Autos, Transit, and Cities, by John R. Meyer and Jose A. Gomez-Ibanez, Cambridge Mass: Harvard University Press, 1981, 360 pp., $20.00.
After reading Autos, Transit, and Cities, I am convinced that the authors are not free-market economists per se. In other words, they do not recommend a free-market solution to a public policy problem because they personally believe that the free market is the most equitable method for allocating resources. Instead, they rigorously analyze as much data as possible, trying, without any preconceived notions, to determine the most efficient and effective way to solve the questions under study.
The questions? Should automobile use be encouraged or discouraged? How can the automobile be improved so as to better serve urban transportation needs? How does transit policy affect land use? How can aesthetic values be balanced with progress? How can traffic congestion be relieved? How can the transportation needs of the poor, elderly, and handicapped be met? In analyzing these areas, the authors debunk many long-standing myths of the effects of US transportation policy since World War II and develop a comprehensive set of alternative policies.
The authors first review the history of governmental policies in the areas of urban roads and public transit. For example, the federal government built highways with tax money in the 1950s and early 1960s in order to reduce auto congestion. But the public responded by buying more autos and moving farther away from the central city—creating a need for still longer and wider highways. Congestion increased, and in the late 1960s policymakers switched their focus and their funds to mass transit in an attempt to get people out of their cars. Finally, in the 1970s environmental issues such as air pollution came to the fore, and the government channeled tax dollars to the EPA to try to solve that problem.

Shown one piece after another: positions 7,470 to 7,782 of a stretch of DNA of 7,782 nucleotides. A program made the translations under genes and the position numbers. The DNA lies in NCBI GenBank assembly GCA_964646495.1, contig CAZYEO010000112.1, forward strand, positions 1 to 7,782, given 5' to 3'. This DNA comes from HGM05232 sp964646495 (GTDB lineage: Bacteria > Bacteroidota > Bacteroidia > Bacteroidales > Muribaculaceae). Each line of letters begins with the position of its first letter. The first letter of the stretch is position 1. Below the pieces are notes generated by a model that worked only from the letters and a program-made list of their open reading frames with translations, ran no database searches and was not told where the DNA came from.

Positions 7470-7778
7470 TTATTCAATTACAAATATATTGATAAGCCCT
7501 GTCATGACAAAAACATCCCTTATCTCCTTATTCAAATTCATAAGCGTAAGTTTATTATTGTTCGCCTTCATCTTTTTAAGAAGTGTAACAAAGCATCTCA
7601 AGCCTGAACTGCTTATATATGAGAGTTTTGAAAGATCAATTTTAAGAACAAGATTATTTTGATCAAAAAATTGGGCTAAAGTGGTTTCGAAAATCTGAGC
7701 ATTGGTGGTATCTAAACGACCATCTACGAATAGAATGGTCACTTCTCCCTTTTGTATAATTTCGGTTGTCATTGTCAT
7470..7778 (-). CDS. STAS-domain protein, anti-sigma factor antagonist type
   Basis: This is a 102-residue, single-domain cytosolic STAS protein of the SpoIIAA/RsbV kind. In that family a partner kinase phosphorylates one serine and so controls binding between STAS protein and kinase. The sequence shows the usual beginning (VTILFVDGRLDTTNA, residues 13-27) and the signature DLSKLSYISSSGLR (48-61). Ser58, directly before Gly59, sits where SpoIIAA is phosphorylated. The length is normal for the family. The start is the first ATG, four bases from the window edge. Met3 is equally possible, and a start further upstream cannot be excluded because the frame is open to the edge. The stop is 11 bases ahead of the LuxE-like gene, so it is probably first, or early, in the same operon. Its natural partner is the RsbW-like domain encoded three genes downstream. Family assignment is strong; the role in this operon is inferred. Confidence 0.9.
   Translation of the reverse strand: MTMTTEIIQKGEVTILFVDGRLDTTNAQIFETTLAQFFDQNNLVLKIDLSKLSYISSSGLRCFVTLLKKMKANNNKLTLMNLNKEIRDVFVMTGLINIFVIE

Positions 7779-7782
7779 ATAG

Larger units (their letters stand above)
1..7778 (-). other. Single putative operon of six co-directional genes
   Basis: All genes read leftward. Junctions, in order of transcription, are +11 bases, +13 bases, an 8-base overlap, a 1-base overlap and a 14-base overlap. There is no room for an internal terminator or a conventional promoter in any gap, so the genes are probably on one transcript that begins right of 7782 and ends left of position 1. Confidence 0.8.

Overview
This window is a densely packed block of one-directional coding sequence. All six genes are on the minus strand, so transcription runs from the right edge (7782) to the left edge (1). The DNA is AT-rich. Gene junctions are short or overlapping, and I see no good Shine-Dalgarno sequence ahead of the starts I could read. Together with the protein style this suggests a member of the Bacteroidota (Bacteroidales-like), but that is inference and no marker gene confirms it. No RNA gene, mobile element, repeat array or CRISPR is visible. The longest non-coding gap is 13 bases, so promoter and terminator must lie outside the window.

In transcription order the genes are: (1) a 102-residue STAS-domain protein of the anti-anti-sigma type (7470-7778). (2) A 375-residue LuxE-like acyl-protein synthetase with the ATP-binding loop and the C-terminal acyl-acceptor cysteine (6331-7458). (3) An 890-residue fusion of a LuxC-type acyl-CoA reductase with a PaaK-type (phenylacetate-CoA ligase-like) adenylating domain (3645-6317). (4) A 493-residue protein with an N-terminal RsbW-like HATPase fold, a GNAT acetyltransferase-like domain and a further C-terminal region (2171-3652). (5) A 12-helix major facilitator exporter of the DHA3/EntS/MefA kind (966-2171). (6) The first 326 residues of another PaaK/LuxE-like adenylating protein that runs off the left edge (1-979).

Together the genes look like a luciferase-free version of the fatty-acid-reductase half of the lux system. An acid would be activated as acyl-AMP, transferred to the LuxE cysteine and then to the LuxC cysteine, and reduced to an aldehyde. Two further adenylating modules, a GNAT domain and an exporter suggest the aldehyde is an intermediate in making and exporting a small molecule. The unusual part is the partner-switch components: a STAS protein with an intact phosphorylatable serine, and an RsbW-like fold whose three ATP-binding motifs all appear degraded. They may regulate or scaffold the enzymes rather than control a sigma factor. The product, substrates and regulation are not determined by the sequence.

Meyer and Gomez-Ibanez conclude, first of all, that the federal government's attempt to solve only one problem at a time was too simplistic an approach and that a "sustained, systematic, simultaneous effort on many fronts" is really needed. Second, they conclude that more realistic pricing to reflect the true cost of services used must be a key element in any new approach to the urban transportation problem.
The authors then suggest some specific changes. Costs of conventional mass transportation could be reduced through improved productivity. Service could be enhanced by making better use of the various forms of paratransit, such as dial-a-ride, taxis, jitneys, and car pooling.
However, certain roadblocks to implementing these changes exist. Labor productivity can be improved by using part-time drivers for other tasks during off-peak hours, substituting capital for labor, and contracting out certain tasks. But this could be done with much greater flexibility if federally mandated labor protection clauses that now burden most transportation systems were removed. Route structures can be oriented toward consumer demand by removing resources from low-ridership routes and concentrating efforts on high-density corridors—but only if local governmental controls over route changes and line abandonments are eased. Paratransit, such as taxis or jitneys, would be available to supplement conventional 40-foot buses if regulation over entry and competition in these industries were eased. Changes in prices for transit services are currently subject to similar local government constraints.
In the authors' discussion of the various policy issues mentioned earlier, some interesting facts emerge. For example, federal mileage standards are not the cause of recent mpg improvements in cars. The authors marshal data showing the market price of gasoline effectively encouraged energy conservation through better mileage regardless of what was ordered by the government.